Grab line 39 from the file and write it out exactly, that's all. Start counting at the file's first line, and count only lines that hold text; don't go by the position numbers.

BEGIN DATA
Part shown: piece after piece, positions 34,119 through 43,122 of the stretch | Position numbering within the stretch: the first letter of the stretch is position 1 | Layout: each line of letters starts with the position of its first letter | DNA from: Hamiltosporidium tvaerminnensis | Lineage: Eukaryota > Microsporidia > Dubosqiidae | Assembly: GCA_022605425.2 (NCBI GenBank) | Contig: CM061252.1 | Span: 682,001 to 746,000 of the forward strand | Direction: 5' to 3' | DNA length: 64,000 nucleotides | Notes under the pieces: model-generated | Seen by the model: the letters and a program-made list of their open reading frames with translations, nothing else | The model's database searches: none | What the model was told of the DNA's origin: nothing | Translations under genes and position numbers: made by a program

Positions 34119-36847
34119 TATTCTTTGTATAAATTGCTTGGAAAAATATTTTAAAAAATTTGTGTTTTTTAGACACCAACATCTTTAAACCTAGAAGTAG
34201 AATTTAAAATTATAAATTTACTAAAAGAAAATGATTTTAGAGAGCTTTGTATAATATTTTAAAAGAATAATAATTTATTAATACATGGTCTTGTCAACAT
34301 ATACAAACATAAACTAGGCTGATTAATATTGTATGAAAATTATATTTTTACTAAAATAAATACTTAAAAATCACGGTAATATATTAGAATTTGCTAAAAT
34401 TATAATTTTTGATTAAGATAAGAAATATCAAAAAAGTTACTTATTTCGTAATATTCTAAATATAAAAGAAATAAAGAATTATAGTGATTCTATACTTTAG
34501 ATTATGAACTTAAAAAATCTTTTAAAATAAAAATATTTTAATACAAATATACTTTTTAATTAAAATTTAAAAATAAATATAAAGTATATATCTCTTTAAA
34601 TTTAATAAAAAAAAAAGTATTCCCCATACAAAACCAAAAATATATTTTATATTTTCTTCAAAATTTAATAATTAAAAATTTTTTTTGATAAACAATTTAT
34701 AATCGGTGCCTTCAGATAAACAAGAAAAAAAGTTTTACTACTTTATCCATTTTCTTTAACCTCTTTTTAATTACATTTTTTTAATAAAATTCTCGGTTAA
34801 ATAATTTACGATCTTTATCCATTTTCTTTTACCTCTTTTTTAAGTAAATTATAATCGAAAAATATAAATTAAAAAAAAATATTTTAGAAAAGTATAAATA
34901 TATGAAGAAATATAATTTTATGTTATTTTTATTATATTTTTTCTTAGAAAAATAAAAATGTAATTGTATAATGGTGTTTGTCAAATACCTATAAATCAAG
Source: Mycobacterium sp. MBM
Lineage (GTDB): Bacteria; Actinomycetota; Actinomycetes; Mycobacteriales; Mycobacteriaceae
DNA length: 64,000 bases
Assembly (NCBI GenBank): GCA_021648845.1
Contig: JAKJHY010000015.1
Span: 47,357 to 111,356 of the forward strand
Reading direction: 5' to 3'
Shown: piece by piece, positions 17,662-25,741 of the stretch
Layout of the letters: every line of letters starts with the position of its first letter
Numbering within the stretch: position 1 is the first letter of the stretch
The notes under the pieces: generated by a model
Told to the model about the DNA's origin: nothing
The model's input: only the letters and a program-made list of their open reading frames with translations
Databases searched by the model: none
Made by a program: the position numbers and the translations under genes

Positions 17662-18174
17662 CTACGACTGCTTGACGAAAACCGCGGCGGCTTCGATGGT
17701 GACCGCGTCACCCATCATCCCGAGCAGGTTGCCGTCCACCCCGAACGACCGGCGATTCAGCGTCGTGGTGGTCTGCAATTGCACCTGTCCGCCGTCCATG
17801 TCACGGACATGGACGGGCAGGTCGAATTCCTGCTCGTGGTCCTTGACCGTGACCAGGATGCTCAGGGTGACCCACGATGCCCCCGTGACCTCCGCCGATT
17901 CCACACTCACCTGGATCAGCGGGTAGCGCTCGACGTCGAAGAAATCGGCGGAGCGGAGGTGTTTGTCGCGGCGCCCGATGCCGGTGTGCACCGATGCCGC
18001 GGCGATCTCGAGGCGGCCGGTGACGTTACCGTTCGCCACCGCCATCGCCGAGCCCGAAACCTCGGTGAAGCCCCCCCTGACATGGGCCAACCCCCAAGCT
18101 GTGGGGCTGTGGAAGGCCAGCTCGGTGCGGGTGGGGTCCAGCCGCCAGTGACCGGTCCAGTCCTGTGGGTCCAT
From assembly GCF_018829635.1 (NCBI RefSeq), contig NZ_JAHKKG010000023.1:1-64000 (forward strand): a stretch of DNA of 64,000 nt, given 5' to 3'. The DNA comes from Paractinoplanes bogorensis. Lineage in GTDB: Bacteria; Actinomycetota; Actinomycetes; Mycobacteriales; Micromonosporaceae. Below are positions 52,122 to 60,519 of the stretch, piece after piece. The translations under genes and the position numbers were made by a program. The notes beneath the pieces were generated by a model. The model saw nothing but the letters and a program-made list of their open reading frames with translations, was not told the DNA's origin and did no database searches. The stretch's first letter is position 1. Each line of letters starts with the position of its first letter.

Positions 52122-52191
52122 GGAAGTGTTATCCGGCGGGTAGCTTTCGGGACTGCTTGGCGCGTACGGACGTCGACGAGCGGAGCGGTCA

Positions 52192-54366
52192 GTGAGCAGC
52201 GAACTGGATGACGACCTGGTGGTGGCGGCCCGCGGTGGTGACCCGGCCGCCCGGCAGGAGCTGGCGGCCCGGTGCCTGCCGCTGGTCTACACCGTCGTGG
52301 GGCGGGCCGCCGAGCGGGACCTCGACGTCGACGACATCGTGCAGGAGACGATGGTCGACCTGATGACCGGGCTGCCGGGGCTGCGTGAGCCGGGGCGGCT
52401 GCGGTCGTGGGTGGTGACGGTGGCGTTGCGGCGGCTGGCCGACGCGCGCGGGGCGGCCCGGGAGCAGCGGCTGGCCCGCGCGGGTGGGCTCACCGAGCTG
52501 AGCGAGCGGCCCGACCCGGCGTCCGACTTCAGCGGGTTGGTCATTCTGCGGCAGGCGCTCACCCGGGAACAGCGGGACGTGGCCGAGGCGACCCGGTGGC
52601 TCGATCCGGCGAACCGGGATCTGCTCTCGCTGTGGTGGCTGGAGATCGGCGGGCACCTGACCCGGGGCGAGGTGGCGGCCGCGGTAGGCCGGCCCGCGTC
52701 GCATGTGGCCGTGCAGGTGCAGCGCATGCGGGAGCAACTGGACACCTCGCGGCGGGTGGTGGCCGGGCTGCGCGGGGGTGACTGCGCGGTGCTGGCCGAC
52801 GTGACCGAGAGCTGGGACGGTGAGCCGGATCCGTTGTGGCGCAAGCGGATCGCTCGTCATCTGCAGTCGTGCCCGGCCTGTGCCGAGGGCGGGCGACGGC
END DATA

52201 GAACTGGATGACGACCTGGTGGTGGCGGCCCGCGGTGGTGACCCGGCCGCCCGGCAGGAGCTGGCGGCCCGGTGCCTGCCGCTGGTCTACACCGTCGTGG